Did you make a New Year’s resolution for 2013? If so, how are you doing? If you’re still hanging in there but wish you weren’t, here are some tried and true methods for failing. You can use these same tactics to undermine your work life, in general. So, if you’re ready to throw in the towel, but you’re not sure how to make that happen, here’s your chance:
Make big resolutions like losing weight or learning a new language. In the remote chance you fail at failing (that is, you actually succeed), you’ll have made a major change. Hooray, right? Wrong. This change means a new wardrobe or travel to another country to show off your new foreign language fluency. Either change costs money. By making resolutions big and broad, instead of small and measurable (such as losing a pound a week), you’ll be more likely to fail.
Go cold turkey or take an “all or nothing” approach. This route may provide your fastest way out. If one cupcake means you’re done losing weight, the way out is a delicious win-win. Skip a day at the gym and not only is your new exercise regime over, but you may get to sleep in or watch more TV.
You can apply this same philosophy to your workplace. While OSHA probably won’t allow you to ignore safety guidelines, you can disregard other big corporate initiatives with a single lapse. You’ll be back to 2012’s standard in no time. You can try again in 11 months; just remember to make next year’s resolution all or nothing as well.
You can thwart resolutions by keeping them to yourself: A watched pot may never boil, but an unstated resolution can be blown off in seconds. Avoid sharing your resolution or involving others in your plans. Involving others will prolong your agony. Suddenly, you’re obligated to someone. If you’re prone to guilt over disappointing others, this could create negative feelings that you’ll probably want to avoid. People looking to you for their own improvements seem needy, and you’re already plenty busy. While spending quality time developing talents in others might benefit you in the long run, why take that risk?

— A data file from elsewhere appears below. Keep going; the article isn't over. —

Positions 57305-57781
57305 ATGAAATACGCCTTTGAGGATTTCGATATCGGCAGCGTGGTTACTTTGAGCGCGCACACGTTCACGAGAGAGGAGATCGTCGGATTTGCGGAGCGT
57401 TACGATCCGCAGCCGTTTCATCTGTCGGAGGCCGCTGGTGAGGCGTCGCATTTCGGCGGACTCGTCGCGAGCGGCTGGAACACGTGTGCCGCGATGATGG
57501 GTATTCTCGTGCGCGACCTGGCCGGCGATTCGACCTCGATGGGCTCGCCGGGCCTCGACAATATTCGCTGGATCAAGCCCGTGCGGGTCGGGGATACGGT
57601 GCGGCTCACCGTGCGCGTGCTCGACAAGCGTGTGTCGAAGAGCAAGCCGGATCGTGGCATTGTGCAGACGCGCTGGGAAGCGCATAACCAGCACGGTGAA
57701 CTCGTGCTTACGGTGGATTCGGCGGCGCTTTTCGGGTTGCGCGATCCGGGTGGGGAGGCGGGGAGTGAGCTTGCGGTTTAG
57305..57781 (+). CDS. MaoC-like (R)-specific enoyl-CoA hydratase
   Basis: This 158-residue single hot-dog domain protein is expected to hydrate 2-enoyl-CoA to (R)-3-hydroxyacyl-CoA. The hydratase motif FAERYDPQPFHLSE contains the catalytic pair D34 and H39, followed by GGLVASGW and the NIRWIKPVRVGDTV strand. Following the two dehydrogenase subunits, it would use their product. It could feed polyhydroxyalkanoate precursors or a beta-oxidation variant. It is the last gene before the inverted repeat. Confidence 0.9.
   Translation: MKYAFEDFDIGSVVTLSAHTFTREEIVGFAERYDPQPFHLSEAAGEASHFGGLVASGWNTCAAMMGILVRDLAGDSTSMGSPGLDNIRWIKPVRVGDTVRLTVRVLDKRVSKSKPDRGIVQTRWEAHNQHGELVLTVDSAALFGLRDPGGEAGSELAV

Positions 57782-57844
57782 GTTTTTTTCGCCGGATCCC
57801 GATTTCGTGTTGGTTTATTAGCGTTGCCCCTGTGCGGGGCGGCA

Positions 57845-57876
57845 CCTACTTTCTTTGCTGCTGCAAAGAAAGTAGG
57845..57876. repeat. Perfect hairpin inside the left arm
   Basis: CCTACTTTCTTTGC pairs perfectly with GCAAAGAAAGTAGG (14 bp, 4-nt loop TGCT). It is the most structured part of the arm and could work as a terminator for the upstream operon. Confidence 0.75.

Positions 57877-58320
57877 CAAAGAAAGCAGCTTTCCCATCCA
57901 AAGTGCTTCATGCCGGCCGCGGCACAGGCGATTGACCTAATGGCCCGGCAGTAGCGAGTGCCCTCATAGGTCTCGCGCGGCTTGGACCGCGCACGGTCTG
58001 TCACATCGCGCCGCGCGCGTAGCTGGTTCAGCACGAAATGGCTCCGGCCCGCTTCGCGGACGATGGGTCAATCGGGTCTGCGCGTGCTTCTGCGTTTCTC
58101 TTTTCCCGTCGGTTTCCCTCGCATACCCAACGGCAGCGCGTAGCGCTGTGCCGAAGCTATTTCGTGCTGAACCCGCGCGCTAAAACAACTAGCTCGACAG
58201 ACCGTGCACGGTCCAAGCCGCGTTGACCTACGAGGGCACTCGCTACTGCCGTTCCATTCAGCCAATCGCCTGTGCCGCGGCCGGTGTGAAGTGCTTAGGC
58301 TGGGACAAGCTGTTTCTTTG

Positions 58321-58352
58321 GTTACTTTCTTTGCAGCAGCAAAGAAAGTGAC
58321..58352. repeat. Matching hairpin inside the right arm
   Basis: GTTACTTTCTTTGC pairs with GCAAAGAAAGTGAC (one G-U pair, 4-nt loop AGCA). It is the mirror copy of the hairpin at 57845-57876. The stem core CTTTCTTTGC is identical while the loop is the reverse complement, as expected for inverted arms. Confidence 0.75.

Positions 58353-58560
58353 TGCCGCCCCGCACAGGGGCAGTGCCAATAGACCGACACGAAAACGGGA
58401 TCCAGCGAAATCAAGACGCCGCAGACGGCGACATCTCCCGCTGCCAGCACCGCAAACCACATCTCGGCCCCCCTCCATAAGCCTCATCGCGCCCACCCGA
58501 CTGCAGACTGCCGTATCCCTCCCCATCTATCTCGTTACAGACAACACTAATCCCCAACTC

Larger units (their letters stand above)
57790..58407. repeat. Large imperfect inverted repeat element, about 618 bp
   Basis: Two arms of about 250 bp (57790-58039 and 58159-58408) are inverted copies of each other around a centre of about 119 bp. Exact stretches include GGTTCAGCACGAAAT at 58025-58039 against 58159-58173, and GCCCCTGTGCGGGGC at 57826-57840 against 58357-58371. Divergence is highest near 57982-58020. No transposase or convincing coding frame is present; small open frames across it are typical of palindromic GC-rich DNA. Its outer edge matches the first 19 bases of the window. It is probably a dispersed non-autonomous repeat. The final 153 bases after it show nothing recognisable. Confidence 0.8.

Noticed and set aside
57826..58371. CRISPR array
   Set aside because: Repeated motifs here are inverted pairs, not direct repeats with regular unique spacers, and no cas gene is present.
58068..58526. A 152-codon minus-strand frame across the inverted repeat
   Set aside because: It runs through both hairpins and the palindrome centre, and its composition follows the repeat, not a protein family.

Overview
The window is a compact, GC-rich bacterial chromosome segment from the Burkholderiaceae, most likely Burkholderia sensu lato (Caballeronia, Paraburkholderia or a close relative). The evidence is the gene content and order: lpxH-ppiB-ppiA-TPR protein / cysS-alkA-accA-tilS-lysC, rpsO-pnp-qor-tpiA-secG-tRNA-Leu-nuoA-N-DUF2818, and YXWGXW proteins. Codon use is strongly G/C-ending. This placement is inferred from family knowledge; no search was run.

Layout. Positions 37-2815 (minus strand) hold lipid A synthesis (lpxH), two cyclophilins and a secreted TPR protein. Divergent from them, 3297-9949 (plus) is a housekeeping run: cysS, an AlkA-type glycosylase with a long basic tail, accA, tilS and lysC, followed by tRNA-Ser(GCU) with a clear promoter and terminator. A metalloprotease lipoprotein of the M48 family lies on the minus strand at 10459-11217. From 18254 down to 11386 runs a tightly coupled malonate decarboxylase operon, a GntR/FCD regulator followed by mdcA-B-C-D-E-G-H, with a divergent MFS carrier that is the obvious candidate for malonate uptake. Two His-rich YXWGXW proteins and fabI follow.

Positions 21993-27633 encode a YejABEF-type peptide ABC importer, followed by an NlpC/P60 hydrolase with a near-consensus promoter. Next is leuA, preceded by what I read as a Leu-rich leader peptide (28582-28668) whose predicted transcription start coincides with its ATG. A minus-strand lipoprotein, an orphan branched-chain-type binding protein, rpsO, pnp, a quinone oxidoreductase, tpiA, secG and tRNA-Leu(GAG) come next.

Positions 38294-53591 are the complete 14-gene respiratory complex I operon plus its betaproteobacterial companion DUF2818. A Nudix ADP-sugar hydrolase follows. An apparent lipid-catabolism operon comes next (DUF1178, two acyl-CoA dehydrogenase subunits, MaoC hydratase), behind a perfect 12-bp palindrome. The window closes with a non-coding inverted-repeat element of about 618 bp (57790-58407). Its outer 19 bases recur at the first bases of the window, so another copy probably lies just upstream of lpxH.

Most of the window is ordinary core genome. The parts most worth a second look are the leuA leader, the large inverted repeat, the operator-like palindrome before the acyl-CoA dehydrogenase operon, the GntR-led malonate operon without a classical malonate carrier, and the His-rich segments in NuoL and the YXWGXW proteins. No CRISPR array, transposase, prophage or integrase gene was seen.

In addition, involving others might be seen as weak. What if others do a better job than you? What if you actually succeed? Then, you run the risk of an improvement you have to endure for a whole year or, worse, the rest of your life. That sounds tedious. And you might have to share credit. Even when shared credit is appropriate, sharing is for kindergarten, not your adult life or office. Note: If you are a kindergarten teacher, you are excused from using this exit.
Probably the best way to avoid success with a New Year’s resolution is to forgo making one in the first place. Most people do, and they seem pretty happy. Lower your expectations, and you can join them.
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